Paul Melko is another member of the Ohio SF/F Cabal (our motto: There’s More Of Us Than You Think™), and he’s just released his first novel, Singularity’s Ring, to a not inconsiderable amount of acclaim (“[A] superior debut… the ingenious character development and startling images and ideas are deeply satisfying” — Publishers Weekly). Some of this acclaim comes because he’s come up with a pretty nifty idea: His main character just happens to be spread over five people. Which, while making shopping for shoes something of a challenge, does open up other very interesting possibilities. How does Melko pull this off, and why did he think of it in the first place? Well, naturally, that’s the subject of his installment of The Big Idea.
I love big ideas in my science fiction. Big ideas are why, back in 1979, I started reading science fiction. (Those first two books were Heinlein’s Have Spacesuit, Will Travel and The Rolling Stones. Talk about your big ideas.) It only makes sense that I like big ideas in my own fiction.
Singularity’s Ring started with the protagonist, Apollo, who stemmed from an idea an anthology editor suggested: give me a future in which computers and internets aren’t the focus of human technology. So I got the silicon out of my future; the computers in Apollo’s world are humans, or rather groups of humans. Apollo isn’t just one person; he’s five humans who act as one. He’s (they’ve?) been genetically altered to share thoughts, memories, and emotions via pheromones and chemical thoughts.
What titillated me about biological plurals – pods, multiples, group minds – was the idea of emergence in complex networks. The simplest pods in my future are duos. Two humans and one link: the simplest network. Add one more human and now you have three brains and three links. One more and you have four brains and six links. By the time you get to Apollo — five brains, ten links — the complexity has multiplied. As emergence suggests, the whole becomes more than the sum of its parts. We see phenomena that are not featured within the nodes, but are a result of the interaction between them. (Continue on this train of thought to Organizational Theory; the rest of us will get off at Implications.)
So, Apollo, my protagonist, is actually five people, acting as one, sharing thoughts. Implications? You bet. If science fiction is a double banana split, implications are the stomach ache at 2 AM.
1) Order matters. Suppose you could move your right brain to where your medulla oblongata is and put your hind brain next to your cerebellum. Your thoughts would be totally different. (And you’d be insane, but great fun at parties.) Apollo can do that; he can rearrange the path of thinking by moving component nodes from one place to another. If Apollo holds hands in a circle, he thinks different thoughts than if he stands in a line. If one of Apollo is missing or too far for high throughput, the thoughts are different. Apollo changes how he thinks by arranging himself spatially.
2) Who’s Got the Puck? I decided it was like a token ring system. I know! It’s old tech, but I needed a computer analog. Consider this: some node in Apollo thinks a thought and passes it on. The next node accepts it, thinks about it internally, modifies it, and passes it on. A five node system could be thinking about five things at a time, passing the thoughts — tokens — down the line once they are each done.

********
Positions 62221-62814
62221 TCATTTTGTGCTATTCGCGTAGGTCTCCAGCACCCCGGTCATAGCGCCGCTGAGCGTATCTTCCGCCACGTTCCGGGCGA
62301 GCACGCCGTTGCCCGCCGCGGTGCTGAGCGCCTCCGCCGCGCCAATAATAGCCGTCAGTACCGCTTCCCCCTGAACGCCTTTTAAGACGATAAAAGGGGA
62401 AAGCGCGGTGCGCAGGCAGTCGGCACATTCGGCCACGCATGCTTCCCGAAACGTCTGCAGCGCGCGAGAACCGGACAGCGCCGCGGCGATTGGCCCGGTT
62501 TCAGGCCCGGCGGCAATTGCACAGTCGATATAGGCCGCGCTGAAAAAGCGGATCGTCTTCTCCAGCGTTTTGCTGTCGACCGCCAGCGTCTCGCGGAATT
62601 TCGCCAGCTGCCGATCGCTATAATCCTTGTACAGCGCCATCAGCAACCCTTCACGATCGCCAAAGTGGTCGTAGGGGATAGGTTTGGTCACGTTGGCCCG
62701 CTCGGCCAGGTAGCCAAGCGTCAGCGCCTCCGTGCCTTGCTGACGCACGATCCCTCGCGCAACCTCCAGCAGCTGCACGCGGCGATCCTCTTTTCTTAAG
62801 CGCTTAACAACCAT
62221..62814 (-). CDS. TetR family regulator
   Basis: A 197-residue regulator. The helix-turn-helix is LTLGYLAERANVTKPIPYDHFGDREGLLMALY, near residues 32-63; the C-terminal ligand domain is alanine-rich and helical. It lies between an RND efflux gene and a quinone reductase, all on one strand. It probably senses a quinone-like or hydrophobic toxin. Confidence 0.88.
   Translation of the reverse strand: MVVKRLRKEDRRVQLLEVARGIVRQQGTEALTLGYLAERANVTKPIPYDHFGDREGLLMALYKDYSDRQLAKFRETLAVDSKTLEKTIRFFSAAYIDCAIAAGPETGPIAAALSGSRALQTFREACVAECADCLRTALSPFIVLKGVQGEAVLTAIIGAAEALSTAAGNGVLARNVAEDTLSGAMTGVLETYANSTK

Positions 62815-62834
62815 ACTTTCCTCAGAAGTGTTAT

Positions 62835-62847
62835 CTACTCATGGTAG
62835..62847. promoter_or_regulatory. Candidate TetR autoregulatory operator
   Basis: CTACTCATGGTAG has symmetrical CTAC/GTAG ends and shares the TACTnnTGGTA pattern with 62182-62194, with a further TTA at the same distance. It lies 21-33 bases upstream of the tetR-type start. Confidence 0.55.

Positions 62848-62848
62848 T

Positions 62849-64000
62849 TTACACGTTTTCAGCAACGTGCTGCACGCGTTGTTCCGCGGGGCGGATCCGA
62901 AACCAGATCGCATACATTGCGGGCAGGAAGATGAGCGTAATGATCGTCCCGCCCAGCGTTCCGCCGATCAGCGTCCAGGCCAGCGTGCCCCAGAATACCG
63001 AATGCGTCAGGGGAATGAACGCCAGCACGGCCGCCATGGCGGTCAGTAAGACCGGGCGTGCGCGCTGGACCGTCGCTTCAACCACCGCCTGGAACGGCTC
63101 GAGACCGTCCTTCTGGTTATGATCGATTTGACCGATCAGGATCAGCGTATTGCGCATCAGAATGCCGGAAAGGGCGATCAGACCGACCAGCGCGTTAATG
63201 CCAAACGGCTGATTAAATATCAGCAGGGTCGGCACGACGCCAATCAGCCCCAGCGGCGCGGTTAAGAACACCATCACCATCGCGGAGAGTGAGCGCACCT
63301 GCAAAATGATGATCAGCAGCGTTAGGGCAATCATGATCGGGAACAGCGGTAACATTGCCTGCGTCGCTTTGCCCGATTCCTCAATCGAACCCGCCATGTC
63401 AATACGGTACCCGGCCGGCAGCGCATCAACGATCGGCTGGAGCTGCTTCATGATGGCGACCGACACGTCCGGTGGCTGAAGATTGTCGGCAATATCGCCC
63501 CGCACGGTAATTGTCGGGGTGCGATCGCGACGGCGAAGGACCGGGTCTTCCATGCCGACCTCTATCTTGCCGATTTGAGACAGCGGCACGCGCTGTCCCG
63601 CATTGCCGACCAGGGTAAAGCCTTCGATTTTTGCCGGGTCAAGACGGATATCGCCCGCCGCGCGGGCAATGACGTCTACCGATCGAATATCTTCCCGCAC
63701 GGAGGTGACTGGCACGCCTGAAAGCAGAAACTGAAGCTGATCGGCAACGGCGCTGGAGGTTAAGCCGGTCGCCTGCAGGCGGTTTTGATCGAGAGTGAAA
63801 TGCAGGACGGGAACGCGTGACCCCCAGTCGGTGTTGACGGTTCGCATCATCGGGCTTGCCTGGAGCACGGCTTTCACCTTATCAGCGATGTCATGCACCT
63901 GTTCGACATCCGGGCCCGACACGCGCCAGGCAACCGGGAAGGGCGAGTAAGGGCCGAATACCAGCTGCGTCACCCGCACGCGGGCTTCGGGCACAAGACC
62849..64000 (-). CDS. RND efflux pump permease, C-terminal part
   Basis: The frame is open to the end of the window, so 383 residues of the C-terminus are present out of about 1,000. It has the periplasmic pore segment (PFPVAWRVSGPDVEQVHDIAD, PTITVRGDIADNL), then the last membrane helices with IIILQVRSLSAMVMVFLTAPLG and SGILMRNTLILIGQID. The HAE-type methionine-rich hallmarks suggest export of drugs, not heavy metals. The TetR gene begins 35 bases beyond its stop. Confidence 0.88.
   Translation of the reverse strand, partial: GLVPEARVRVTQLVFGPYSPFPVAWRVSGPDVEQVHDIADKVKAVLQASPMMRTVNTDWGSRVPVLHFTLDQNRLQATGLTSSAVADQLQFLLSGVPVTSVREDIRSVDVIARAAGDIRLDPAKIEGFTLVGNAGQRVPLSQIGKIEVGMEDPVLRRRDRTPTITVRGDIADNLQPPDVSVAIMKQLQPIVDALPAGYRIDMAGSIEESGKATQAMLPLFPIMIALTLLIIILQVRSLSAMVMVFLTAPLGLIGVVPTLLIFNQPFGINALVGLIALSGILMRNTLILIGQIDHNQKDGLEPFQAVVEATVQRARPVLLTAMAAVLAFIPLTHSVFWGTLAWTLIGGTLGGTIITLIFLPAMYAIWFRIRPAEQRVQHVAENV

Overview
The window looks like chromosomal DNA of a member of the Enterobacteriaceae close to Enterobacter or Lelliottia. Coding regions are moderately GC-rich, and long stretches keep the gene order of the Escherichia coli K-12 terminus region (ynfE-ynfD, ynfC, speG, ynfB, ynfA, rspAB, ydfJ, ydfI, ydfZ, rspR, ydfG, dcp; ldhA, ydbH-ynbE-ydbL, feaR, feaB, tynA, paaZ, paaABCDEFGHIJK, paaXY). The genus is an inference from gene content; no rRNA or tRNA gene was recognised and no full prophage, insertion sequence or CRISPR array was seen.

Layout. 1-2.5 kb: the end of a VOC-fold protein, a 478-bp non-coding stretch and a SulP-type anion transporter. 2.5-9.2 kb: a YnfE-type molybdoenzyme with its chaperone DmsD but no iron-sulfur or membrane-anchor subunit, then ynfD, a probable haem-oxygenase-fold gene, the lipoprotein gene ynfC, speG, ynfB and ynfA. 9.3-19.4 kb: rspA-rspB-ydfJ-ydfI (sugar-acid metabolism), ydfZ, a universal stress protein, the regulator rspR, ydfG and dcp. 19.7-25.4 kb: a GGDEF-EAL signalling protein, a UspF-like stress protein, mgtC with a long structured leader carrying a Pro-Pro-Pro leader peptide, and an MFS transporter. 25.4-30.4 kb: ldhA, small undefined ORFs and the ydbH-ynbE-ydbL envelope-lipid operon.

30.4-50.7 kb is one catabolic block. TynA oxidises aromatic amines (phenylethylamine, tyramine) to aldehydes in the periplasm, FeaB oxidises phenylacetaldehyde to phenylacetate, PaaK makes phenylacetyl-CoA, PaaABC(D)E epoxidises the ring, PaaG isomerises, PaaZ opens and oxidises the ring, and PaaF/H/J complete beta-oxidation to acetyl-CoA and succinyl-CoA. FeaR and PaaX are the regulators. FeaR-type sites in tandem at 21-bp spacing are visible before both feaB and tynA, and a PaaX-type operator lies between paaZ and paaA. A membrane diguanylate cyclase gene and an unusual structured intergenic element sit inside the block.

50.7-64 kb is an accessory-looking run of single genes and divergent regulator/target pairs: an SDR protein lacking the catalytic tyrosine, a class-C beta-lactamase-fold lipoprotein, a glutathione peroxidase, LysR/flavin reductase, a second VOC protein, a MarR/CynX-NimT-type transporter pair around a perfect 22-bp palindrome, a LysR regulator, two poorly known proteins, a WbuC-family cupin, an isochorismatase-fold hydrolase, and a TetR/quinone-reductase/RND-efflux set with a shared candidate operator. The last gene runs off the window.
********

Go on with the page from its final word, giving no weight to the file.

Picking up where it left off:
3) Link Layer Transport – If brain-to-brain interfacing was easy, there’d be an RFC for it already. In this day and age, we use words — written and oral — to do brain-to-brain interface. The pods use chemical interfaces to do it faster, but it’s still s-l-o-w compared to internal thought and silicon computers. To share a thought, they have to form it in a node mind, bundle it up into a chemical format, excrete it (they have pads at the wrist and neck for this), and pass it to their cohort. Talk about your air gap. This transport layer includes skin, air, and bloodstream. There’s a lot of lag there; a pod could take minutes to reach a conclusion that a normal human does in seconds.
4) Complex brain == complex thought == complex insanity – Sure, it might take longer to reach a single conclusion, but if you could talk over every decision you make with four other people, you’re going to make good decisions. But what if the pod is wrong? Pods use something called pod consensus to guarantee validity – each decision is rigorously analyzed before being agreed to. This is a way to guard against pod instability – emergence can be delicate.
5) And the Lower Orders? – If you can group-mind humans, why not dogs, or cats, or cows, or bears? Sure. It makes the fauna funner! But what if your dog is smarter than you are? Sorry, that’s a different story.
6) Overmind your Own Business – Humanity can be broken into three groups in my future – singletons, or normal humans like you and me. Pods, or group minds of 2, 3, 4, and 5 humans. The Community, mostly gone in a Singularity Event, but composed of billions of minds working in concert. A pod member can understand the whole of their thoughts, but the Community is so complex, a member can’t fathom it at all. Can you trust your own mind? What is your hindbrain up to anyway?
I write for the implications. We live in a linked world, not as linked as Apollo’s, but everything that we do, posit, or think is tied to the things around us. Science often models the world by simplifying it; science fiction models the world with as complex a model as the writer can create. Science fiction authors write about the big ideas, but what they are really exploring is what the big ideas mean to us.
Thanks for the opportunity to discuss my book. See you on the other side of the Singularity. Maybe.